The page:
As Biden reforms immigration policy, a question: What becomes of sanctuary beneficiaries?
The notice from the U.S. Department of Homeland Security to pay a $59,126 fine didn’t bolster Hilda Ramírez’s confidence that she could soon leave the church where she and her son had received refuge for almost five years.
“I don’t have one cent to pay this,” said Ramírez. “Why are they doing this?”
She is also one of a handful of high-profile female sanctuary beneficiaries —all of them indigent and barred from working legally in the United States — whom the Trump administration hit with fines of tens of thousands of dollars for ignoring deportation orders.
Now, these activists and allied immigration advocates, joined by congressional Democrats, are calling on President Biden to rescind the fines — which, in Ramirez’s case, were most recently dated December 2020, though she didn’t receive the official notice until after Biden took office — and lift all deportation orders against immigrants in church sanctuary. They’ve sought out church protection because U.S. immigration policy has long proscribed enforcement at houses of worship.
“Those in sanctuary have suffered enough,” stated a Jan. 26 letter to Biden from more than two dozen representatives and senators. “Your Administration’s actions can bring them the relief they need and deserve.”
After Trump forced some 70,000 asylum seekers back into Mexico to await U.S. court dates. Officials are set to start processing them in California and Texas next week.
A federal lawsuit, filed a day before Biden took office last month, demands that Washington cancel fines of about $60,000 each levied against Ramírez in Austin and women housed in churches in Salt Lake City; Columbus, Ohio; and Charlottesville, Va. The suit against the Department of Homeland Security and Immigration and Customs Enforcement labels the fines excessive and retaliation for the women’s public advocacy on behalf of sanctuary. It also alleges violations of constitutional rights of freedom of speech, association and religious practice.
“The intent of the fines was never really to collect money; it was to intimidate women who had taken sanctuary and spoke out,” said Alina Das, co-director of the Immigrant Rights Clinic at New York University School of Law. “ICE was signaling: ‘We may not bash down church doors, but we will do something that prevents you from ever having a normal life in this country.’“
The Justice Department has yet to respond to the suit. The Department of Homeland Security did not respond to a request for comment.
The Biden administration is in the process of reviewing scores of Trump-era immigration policies that critics have labeled draconian. Biden has also vowed to pursue legislation that would provide a path to citizenship for some 11 million immigrants authorities estimate are living in the country illegally.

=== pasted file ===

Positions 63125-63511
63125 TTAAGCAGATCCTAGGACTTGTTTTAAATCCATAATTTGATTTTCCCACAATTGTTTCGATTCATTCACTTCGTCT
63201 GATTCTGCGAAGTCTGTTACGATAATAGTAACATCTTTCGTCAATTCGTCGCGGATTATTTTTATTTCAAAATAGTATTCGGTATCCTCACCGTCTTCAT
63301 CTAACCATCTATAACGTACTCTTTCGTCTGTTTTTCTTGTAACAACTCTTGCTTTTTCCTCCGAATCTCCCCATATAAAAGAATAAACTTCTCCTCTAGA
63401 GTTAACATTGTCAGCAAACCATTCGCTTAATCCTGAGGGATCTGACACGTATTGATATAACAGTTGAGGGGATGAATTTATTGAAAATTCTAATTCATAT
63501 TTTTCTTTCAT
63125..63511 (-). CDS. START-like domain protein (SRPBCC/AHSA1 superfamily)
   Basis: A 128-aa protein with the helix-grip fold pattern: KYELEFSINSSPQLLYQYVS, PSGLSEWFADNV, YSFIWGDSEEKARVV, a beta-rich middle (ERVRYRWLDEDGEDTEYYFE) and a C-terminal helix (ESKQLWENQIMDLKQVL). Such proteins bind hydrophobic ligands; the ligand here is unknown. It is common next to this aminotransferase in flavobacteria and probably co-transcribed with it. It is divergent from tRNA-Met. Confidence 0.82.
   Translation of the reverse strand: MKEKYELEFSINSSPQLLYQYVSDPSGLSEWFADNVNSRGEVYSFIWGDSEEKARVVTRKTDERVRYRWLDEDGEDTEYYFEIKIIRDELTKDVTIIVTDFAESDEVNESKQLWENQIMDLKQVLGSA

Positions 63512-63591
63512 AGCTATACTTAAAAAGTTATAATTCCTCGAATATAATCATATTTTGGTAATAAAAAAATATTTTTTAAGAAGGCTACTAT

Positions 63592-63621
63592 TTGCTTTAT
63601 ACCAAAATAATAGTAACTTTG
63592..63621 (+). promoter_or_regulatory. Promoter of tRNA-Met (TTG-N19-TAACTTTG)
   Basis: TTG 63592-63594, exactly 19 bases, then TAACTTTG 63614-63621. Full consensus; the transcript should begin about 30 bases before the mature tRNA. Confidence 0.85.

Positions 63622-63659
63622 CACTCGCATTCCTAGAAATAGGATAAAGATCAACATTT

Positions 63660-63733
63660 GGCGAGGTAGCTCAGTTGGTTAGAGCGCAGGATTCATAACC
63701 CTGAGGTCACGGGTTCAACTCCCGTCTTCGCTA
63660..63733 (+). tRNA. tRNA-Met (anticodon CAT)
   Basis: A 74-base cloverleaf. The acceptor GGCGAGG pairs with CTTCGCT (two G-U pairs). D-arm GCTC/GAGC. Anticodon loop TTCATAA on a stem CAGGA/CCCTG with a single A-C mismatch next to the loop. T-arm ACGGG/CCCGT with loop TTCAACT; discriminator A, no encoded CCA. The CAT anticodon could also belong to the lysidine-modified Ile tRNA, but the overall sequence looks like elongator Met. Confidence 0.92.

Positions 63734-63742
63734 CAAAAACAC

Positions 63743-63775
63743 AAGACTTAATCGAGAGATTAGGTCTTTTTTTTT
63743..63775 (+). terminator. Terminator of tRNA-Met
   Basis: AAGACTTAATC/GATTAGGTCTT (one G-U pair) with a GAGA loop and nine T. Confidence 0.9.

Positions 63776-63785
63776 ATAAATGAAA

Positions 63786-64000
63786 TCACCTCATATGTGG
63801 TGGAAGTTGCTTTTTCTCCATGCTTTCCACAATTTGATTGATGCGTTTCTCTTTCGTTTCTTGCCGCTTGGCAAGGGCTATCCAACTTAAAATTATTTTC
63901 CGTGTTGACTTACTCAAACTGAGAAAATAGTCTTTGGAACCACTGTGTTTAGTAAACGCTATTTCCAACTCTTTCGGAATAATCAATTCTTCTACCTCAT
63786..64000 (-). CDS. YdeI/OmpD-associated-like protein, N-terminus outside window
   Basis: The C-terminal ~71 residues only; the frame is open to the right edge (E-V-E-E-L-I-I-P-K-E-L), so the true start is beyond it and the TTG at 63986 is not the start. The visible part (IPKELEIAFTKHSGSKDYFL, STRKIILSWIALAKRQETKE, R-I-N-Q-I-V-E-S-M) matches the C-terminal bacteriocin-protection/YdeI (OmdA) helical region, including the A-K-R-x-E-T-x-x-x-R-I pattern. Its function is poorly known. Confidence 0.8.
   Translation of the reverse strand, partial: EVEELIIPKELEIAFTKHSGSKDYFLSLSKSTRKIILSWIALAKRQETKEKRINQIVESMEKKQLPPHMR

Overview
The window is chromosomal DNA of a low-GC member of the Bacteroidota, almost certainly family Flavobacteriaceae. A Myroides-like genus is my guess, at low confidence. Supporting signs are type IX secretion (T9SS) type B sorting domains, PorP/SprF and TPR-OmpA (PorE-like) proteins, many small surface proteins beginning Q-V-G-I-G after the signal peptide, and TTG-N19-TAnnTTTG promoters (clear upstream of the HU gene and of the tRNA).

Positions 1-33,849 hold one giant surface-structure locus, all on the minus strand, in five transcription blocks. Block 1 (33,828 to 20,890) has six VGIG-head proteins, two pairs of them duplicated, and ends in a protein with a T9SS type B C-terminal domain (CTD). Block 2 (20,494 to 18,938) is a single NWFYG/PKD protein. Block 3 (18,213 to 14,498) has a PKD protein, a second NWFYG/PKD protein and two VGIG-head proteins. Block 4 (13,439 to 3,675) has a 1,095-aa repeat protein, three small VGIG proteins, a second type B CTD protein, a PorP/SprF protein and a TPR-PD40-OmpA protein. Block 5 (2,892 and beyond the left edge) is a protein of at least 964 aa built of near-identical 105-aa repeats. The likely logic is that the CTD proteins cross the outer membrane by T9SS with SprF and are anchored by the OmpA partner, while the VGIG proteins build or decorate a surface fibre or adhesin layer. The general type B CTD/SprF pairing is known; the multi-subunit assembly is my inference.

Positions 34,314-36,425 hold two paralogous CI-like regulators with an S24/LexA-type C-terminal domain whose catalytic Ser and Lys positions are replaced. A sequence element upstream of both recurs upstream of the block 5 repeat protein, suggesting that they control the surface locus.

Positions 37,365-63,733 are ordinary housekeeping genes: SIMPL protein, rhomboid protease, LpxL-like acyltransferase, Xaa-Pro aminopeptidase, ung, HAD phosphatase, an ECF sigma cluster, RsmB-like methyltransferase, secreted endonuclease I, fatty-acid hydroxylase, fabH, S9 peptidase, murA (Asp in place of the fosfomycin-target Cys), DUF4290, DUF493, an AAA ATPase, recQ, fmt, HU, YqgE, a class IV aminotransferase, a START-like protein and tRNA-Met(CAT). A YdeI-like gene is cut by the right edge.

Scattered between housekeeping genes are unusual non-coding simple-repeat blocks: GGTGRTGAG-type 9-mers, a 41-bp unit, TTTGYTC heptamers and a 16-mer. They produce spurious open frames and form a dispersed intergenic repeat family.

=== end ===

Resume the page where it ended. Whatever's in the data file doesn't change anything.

The population of sanctuary beneficiaries is limited — about 40 to 60 families across the United States, some with children who are U.S. citizens or legal residents, according to estimates from advocacy groups and Congress.
But the sanctuary movement, which began in the 1980s as a kind of modern-day underground railroad as churches offered shelter to Central Americans escaping Cold War-era conflicts, still resonates deeply. Religious leaders revived sanctuary in the 2000s as immigration enforcement intensified, including during the Obama administration, when formal deportations spiked. (Immigrant advocates are hopeful that Biden is not as aggressive on enforcement as his former boss.) Underlying the concept are biblical tenets to welcome the stranger.
“This is central to what we do,” said the Rev. Jim Rigby, longtime pastor of St. Andrew’s Presbyterian Church in Austin, Texas, where Ramírez and her son have resided since 2016, prior to Trump taking office. “You don’t mistreat the sojourner. … I hope we can finally get back to the words inscribed on the Statue of Liberty.”
Ramírez, a woman of slight stature who speaks Spanish with traces of the Mam tongue that is her first language, said she fled Guatemala with her son in 2014, escaping from domestic abuse and what she calls discrimination against Indigenous people of Mayan ancestry. Following a well-worn path, she traversed Mexico overland and made her way to the Rio Grande, where she said she crossed into Texas in 2014 and surrendered to Border Patrol, requesting political asylum.
In an interview last year with the Spanish-language Univision network, her son, Iván, recalled his thoughts at the time, when he was 8.
“It was an adventure for me,” Iván said. “My mother told me we are going to a better place, a beautiful place. I imagined a house with butterflies.”
Instead, he and his mother were held for 11 months in a privately run immigration lockup in south Texas. The conditions, she said, were wretched.